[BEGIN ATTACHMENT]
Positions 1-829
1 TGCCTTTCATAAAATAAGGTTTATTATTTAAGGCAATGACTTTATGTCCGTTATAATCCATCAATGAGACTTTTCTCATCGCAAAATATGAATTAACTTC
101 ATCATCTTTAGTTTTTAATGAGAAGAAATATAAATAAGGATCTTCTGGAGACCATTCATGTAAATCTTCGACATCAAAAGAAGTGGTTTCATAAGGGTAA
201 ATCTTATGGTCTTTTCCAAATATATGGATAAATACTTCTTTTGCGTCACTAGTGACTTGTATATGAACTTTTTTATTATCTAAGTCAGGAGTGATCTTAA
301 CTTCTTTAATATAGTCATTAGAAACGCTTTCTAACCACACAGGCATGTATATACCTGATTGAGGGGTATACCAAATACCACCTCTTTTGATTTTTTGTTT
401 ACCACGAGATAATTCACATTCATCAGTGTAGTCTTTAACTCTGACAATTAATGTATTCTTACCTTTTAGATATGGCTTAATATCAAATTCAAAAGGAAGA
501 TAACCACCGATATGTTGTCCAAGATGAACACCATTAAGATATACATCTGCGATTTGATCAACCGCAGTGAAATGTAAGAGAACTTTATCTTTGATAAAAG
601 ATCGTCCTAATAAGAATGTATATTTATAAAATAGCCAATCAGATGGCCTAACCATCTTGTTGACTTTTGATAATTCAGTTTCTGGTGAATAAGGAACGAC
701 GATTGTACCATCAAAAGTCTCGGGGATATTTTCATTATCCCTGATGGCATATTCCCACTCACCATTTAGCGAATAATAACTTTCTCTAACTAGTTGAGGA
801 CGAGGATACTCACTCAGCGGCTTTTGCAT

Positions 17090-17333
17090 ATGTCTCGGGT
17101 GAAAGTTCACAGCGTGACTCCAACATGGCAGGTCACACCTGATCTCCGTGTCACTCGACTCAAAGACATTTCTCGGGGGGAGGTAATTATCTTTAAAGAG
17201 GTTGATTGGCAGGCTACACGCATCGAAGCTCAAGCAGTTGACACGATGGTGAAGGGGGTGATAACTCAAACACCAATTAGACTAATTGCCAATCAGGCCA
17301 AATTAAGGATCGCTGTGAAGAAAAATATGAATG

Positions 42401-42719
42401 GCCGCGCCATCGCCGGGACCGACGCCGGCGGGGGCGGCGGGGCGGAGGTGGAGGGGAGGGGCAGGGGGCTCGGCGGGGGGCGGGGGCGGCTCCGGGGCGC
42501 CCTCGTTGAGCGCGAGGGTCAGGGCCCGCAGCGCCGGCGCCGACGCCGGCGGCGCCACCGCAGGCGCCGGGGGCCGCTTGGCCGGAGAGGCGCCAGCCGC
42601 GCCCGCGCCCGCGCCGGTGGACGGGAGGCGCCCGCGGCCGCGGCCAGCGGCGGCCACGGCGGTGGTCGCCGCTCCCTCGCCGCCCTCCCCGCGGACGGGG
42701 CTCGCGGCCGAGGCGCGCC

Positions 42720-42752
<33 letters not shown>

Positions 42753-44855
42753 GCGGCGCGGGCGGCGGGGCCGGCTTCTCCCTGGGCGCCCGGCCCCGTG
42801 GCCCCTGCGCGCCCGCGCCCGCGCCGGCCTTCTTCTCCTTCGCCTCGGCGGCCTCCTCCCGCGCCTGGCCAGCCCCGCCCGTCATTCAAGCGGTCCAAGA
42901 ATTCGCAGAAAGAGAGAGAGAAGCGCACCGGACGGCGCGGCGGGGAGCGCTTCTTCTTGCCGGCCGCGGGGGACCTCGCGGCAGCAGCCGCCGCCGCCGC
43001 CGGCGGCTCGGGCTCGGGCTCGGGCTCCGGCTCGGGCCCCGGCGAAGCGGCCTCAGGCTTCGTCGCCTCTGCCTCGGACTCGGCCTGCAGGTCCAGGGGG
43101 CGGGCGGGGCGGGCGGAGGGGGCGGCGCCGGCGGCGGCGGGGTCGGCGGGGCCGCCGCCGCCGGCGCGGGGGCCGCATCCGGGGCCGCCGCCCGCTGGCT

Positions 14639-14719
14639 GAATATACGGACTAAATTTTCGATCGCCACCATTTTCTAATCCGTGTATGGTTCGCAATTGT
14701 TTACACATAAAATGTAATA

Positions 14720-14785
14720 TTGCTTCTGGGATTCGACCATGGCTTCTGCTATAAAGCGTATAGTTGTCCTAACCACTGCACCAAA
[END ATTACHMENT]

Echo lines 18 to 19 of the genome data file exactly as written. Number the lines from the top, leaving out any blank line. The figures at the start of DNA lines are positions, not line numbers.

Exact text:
42501 CCTCGTTGAGCGCGAGGGTCAGGGCCCGCAGCGCCGGCGCCGACGCCGGCGGCGCCACCGCAGGCGCCGGGGGCCGCTTGGCCGGAGAGGCGCCAGCCGC
42601 GCCCGCGCCCGCGCCGGTGGACGGGAGGCGCCCGCGGCCGCGGCCAGCGGCGGCCACGGCGGTGGTCGCCGCTCCCTCGCCGCCCTCCCCGCGGACGGGG